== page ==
As I have just graduated and I am about to start my first full-time job, it seems like a good time to take a look back and reflect on my experience as a Wallenberg Fellow.
Upon arriving in Washington last summer, I had a tough nut to crack. Specifically, I hoped that my time in the district would help me find an answer to the elusive question of which job would best suit my wide array of diverging interests. As a Wallenberg Fellow, I received the best aid possible: an amazing internship at an environmental think-tank, dozens of events and seminars at top-notch institutions, lunches and meetings with knowledgeable people in leadership positions, and superb classes at the School of Foreign Service. They all helped me to discover my passion and excitement for the energy sector. It brings the economic, political, social, commercial, and environmental together, not to mention its growing relevance as we go forward, offering an incredible combination to be working on.
Finding my focus ensured that I was full of excitement throughout the fall semester and inspired me to continue working hard to understand the energy sector as well as I could. Together with Hannes Tordengren, also a member of the First Wallenberg Cohort, we started a research project on the Ukrainian gas sector and prepared to move to Ukraine in the spring to pull it off. I attended Paul Sullivan’s class on energy and security, began co-operating with the Oxford Institute for Energy Studies, and was meeting various experts asking them to share their experience with me. Another crucial question, however, was looming from behind the corner. Upon graduation, should I go into the public or private sector? Some of my friends already had a strong preference from early on—I on the other hand found myself deliberating between the pros and cons of each. Would I go for a higher sense of urgency, a chance to fulfill my civil obligation to give back to society, a better work-life balance, and, most importantly, an ability to take part in the policy-making process—which the public sector seemed to be offering, or opt for a higher career pace, wider responsibilities, a more dynamic work environment, better remuneration, and finally an excellent occasion to get market and industry expertise—all promised by private sector companies.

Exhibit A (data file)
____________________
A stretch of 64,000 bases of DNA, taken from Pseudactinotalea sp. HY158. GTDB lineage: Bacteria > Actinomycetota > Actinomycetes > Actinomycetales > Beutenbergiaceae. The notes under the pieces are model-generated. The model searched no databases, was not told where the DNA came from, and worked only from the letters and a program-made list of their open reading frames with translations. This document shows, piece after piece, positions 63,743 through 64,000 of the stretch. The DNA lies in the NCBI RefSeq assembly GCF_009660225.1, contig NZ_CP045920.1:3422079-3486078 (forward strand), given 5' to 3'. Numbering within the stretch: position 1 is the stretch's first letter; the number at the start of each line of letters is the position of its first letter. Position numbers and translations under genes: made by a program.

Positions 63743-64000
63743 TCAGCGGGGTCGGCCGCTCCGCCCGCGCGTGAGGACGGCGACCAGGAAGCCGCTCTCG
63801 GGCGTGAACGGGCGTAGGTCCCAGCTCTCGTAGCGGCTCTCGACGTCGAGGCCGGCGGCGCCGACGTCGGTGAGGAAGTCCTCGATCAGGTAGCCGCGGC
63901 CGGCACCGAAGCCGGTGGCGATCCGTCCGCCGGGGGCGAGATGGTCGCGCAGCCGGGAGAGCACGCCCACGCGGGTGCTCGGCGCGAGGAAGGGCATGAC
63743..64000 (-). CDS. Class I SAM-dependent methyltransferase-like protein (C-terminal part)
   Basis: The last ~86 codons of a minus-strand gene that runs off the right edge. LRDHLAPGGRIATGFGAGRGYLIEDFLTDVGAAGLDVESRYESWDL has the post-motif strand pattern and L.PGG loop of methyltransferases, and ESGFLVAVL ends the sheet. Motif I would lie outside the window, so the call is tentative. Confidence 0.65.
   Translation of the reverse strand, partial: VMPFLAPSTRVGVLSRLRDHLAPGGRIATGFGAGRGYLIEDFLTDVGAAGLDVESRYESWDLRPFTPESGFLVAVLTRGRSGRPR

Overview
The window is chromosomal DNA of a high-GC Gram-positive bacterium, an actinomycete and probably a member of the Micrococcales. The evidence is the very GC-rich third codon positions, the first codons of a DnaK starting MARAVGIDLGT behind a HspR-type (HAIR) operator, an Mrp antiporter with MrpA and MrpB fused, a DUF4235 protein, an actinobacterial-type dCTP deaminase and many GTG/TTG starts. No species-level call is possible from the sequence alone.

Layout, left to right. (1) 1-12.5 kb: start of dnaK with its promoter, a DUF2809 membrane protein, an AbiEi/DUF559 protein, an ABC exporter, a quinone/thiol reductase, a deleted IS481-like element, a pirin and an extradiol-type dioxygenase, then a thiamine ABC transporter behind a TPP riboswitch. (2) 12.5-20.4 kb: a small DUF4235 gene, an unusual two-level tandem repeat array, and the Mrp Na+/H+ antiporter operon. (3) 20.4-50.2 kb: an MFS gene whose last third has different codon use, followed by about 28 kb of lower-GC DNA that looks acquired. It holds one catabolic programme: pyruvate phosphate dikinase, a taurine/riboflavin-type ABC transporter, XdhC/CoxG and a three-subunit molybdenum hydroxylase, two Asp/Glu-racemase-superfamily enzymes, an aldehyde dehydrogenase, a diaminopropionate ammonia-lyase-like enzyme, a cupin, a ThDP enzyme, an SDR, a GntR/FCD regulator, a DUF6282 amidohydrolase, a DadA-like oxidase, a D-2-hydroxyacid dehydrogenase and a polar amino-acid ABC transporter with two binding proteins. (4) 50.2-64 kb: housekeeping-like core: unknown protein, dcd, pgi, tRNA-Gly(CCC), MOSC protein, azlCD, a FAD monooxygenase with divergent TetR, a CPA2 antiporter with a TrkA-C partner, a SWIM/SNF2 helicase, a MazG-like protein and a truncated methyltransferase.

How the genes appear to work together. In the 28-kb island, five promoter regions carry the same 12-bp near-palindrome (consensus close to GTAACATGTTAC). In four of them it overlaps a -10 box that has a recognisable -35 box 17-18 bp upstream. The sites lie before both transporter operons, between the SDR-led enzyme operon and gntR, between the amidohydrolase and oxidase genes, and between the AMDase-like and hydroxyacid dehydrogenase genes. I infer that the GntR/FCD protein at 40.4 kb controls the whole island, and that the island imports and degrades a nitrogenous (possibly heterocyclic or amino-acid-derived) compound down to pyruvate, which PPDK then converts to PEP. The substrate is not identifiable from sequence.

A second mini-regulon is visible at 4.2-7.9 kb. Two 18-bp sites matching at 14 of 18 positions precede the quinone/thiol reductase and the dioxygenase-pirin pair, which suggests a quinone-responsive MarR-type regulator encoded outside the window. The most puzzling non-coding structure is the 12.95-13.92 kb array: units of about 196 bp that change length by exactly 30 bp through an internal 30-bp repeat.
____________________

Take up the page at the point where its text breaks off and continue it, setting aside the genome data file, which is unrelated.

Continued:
Stuck with this dilemma, I decided to take the opportunity which the Wallenberg Program offered and reached out to people I respected for their expertise. I made an effort and managed to personally meet with a former US ambassador and an energy expert, a former foreign minister of one of the EU countries, managers from the energy private sector, executives from the EBRD and the World Bank, and think-tank energy experts from the Brookings Institution and the Atlantic Council. While I expected the private sector managers to praise their sector, I must admit that I was taken aback by some of the other experts telling me that although they advise me to go public, I should not do it upon graduation. Their argument was rather simple in its nature: the transition to a public or non-governmental job is always possible once I have acquired the market expertise, but the transition from public to private could prove much harder. As I began to appreciate, a proper exposure to the private sector could only add to a better understanding and more effective execution of policy-making or non-governmental work.
In other words, I realized that my choice was not as dichotomous as I may have initially assumed. After some years in the private sector I may revisit my ambitions and—should I one day decide to switch—my experience on both sides will likely make me a better policy-maker than if I had gone directly to a think-tank or a public institution.